Five years after 9/11, you figure our government would have already solved the obvious security concerns, like protecting our chemical plants or keeping razors away from Britney. But we've failed miserably. Why?
Meet Philip Perry. Already, I can tell you don't like him. Because his name's Philip Perry, which sounds like the name of a guy who would screw the common interest on behalf of powerful corporations. And if you guessed that's what he did for a living, you'd be right.
As documented in this incisive Washington Monthly article by Art Levine, after 9/11 the Environmental Protection Agency looked at chemical plants across the U.S. and concluded that at least 700 sites posed a potential threat to kill or injure over 100,000 people if attacked. In neocon math, that's over thirty 9/11s.
After nearly a year's worth of work led by Christie Todd Whitman and Tom Ridge, twelve senior Bush administration officials met in March of 2003 to finalize legislation granting Whitman's EPA the authority to oversee chemical plant security and require them to submit plans for lowering their risks. But then Philip Perry, at that time the general counsel for the White House Office of Management and Budget, waltzed in, said Congress would never go for it, and the deal was dead. Our chemical plants would have to go back to being protected by the same folks who protected them before: nobody.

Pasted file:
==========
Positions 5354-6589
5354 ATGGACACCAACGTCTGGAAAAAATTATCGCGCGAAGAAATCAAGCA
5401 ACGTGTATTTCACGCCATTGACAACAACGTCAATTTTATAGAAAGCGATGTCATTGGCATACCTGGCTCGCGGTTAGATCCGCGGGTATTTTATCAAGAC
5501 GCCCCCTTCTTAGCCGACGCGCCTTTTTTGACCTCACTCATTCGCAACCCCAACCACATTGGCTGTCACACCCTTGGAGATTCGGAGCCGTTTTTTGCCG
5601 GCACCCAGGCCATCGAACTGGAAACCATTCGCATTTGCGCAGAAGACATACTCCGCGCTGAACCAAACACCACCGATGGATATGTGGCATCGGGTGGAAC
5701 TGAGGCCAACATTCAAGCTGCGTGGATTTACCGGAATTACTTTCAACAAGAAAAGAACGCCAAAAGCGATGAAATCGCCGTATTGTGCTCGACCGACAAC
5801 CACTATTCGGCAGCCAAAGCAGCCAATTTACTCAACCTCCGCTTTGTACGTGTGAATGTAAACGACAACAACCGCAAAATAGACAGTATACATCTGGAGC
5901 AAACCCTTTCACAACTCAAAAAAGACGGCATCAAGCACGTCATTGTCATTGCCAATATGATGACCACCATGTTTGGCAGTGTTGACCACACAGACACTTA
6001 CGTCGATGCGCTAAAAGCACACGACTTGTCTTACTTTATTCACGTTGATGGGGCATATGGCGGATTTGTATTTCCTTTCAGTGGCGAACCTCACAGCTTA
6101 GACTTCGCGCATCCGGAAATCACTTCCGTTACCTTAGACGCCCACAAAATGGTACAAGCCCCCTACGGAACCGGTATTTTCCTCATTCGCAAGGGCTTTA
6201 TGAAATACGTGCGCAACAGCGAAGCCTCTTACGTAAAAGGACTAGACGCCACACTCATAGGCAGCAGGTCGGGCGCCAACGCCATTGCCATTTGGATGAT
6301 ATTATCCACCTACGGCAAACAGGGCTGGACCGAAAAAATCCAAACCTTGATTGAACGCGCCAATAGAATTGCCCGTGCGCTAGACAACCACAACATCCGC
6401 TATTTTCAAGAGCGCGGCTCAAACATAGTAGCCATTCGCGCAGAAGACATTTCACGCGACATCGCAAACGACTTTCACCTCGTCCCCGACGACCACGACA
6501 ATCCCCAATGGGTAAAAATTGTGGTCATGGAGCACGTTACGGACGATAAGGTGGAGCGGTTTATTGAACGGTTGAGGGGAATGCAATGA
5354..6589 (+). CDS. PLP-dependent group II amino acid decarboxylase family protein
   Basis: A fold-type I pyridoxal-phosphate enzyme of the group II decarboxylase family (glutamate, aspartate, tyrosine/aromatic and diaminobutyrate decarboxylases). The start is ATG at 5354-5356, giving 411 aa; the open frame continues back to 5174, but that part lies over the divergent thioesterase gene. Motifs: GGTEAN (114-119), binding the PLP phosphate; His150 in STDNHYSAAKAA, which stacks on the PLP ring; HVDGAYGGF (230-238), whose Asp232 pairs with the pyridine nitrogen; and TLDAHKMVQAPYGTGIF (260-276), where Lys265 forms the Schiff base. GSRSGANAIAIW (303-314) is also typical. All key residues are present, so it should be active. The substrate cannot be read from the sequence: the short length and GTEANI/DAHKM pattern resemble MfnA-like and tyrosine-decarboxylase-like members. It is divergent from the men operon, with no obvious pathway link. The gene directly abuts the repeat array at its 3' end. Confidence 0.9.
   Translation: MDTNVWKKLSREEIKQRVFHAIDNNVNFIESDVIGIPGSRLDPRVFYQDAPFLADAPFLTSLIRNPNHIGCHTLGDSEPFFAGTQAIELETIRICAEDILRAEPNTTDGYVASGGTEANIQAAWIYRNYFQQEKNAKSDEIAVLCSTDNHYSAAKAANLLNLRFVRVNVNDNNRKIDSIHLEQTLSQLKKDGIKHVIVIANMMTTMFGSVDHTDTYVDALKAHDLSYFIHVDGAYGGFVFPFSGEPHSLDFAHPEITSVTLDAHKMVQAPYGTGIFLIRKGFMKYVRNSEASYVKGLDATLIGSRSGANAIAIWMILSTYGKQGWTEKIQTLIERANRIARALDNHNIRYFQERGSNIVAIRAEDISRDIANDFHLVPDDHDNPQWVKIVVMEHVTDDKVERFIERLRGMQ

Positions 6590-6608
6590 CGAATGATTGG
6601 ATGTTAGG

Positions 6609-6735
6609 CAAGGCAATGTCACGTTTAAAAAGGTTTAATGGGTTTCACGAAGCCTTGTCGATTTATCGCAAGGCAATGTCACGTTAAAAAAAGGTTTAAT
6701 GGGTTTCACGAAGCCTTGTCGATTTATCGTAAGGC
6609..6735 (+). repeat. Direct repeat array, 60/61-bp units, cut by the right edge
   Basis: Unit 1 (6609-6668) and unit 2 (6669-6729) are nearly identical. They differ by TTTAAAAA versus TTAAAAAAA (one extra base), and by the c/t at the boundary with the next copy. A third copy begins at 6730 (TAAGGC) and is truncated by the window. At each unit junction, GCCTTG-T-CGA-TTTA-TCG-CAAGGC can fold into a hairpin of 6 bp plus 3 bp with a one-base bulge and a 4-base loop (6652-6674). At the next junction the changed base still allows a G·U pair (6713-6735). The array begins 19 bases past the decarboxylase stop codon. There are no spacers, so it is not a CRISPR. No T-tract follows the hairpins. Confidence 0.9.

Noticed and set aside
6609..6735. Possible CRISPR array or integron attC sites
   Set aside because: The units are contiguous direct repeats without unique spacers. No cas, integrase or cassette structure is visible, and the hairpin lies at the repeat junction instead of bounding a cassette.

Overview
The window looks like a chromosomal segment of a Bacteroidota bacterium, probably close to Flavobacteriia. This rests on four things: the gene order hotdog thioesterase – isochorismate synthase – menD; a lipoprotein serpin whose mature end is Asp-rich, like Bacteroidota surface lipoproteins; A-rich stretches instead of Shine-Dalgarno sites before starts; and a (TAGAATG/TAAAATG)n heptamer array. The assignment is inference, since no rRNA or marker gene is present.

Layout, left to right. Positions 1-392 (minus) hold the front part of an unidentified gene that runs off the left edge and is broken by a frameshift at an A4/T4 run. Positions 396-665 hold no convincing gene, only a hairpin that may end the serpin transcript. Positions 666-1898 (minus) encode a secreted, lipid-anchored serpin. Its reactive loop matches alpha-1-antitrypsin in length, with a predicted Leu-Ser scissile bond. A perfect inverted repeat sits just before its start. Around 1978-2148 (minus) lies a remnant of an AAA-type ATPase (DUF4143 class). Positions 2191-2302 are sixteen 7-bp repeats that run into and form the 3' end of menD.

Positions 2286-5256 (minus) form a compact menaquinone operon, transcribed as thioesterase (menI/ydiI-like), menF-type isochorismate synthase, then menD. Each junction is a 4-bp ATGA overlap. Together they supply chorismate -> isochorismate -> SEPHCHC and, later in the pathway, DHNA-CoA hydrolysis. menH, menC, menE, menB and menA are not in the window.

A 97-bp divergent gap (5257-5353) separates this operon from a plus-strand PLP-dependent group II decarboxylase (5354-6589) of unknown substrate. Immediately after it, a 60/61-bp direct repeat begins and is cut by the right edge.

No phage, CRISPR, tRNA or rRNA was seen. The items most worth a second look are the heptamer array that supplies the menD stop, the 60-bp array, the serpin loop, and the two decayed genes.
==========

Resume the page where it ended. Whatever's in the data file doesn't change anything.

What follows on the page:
It had long been part of the official White House plan for the EPA to oversee the chemical industry, but Christie Whitman said: "They woke up and heard from industry." And as it turns out, Philip Perry wasn't just your garden-variety White House chemical industry hack -- he's married to Elizabeth Cheney, the Cheney daughter who likes boys. The asshole doesn't fall far from the tree.
Six months after that March 2003 meeting, Perry left the White House to lobby for the Washington law firm that represents the American Chemistry Council, strong-arming the Department of Homeland Security for Lockheed Martin and General Electric. But in 2005 he returned to the administration -- he didn't leave his lobbying job, just moved offices. In his new job as general counsel for the Department of Homeland Security, he gained authority for DHS to oversee chemical plant security simply so he could require nothing from them. Because it's just so inconvenient for chemical plants to have to lock their doors at night. Not only that, but he also finagled things so that DHS has the power to set aside laws from commie states like New Jersey that have attempted to put stricter security requirements for their chemical plants in place.
People ask why we haven't been hit again since 9/11. The answer is luck.
Bill Maher is the host of HBO's "Real Time with Bill Maher" which airs every Friday at 11PM.